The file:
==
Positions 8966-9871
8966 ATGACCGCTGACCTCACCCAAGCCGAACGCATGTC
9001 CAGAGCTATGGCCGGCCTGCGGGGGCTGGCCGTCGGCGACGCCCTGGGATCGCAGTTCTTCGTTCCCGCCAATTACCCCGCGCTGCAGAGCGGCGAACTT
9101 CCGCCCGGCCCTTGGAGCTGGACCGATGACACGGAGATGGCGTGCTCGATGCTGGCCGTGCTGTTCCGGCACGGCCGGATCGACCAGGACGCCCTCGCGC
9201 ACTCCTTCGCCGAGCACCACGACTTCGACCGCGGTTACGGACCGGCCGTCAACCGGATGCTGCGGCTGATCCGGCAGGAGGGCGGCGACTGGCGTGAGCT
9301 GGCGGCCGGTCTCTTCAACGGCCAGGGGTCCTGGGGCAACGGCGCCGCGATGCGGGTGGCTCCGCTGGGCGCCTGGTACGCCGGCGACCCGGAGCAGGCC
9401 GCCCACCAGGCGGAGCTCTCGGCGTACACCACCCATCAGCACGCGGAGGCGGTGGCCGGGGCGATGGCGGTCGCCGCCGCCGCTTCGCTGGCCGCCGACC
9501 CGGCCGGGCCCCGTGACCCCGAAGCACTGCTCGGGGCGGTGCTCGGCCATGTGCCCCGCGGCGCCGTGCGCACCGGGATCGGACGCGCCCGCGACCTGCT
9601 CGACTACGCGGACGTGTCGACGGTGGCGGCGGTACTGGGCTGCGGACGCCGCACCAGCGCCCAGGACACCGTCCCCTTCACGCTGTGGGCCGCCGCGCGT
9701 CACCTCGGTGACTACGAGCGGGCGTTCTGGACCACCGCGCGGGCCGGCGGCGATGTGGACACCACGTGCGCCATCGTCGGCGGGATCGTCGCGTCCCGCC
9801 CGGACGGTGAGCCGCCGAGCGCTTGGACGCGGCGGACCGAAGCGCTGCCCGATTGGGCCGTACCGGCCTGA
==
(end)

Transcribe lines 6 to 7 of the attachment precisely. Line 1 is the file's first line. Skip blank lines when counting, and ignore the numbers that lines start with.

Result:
9301 GGCGGCCGGTCTCTTCAACGGCCAGGGGTCCTGGGGCAACGGCGCCGCGATGCGGGTGGCTCCGCTGGGCGCCTGGTACGCCGGCGACCCGGAGCAGGCC
9401 GCCCACCAGGCGGAGCTCTCGGCGTACACCACCCATCAGCACGCGGAGGCGGTGGCCGGGGCGATGGCGGTCGCCGCCGCCGCTTCGCTGGCCGCCGACC